Conflicting arguments for dismissing missed test?
The International Cycling Union (UCI) is considering an appeal of the French Cycling Federation's (FFC) decision not to take disciplinary action against Team Europcar's Sebastien Turgot for his whereabouts violations.
Turgot was the surprise runner-up in Paris-Roubaix after out-sprinting his chase companions behind race winner Tom Boonen, but came afoul of the anti-doping authorities earlier this month.
The Frenchman was charged with two failed whereabouts filings - one in the second quarter of 2011 and one in the first quarter of 2012, plus one missed test on May 25, 2011.
The FFC declared Turgot negligent in his whereabouts filings for entering his information late and incomplete in 2011, despite his protestations that the whereabouts computer system ADAMS was at fault for his 2012 violation.
It dismissed, however, the May 25, 2011 missed test, and therefore did not impose a suspension, which could have been maxed out at two years and would have wiped out his Paris-Roubaix result. Turgot was not available during the one-hour window provided in his whereabouts declarations on this date, however, the FFC stated that anti-doping controllers located him by telephone and performed the control.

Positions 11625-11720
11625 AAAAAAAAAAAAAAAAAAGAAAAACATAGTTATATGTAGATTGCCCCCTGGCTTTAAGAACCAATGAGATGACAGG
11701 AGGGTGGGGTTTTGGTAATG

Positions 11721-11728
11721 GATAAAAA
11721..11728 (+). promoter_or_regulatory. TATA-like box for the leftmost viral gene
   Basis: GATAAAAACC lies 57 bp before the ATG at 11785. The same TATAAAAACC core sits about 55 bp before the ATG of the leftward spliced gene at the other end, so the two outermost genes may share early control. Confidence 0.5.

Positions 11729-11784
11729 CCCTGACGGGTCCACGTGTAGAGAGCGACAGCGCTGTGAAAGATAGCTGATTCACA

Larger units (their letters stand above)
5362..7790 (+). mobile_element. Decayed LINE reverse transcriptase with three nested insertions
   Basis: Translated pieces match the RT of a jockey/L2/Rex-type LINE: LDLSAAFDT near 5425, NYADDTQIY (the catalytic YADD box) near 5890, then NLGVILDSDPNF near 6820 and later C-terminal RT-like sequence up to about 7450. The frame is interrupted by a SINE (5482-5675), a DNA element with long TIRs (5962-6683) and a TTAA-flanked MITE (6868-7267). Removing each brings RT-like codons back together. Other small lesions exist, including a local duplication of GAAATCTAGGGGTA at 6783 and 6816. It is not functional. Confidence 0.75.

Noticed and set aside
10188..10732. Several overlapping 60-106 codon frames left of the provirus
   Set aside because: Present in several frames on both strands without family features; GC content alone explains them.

The UCI may appeal to the Court of Arbitration for Sport due to conflicting information within the decision regarding the missed test.
Turgot is the fourth French rider to run into problems over whereabouts filings: track sprinter Grégory Baugé lost his 2011 world titles in the individual and team sprints over violations, while Yoann Offredo was given a one-year ban. Jeannie Longo also accused of whereabouts violations but was cleared of her offense.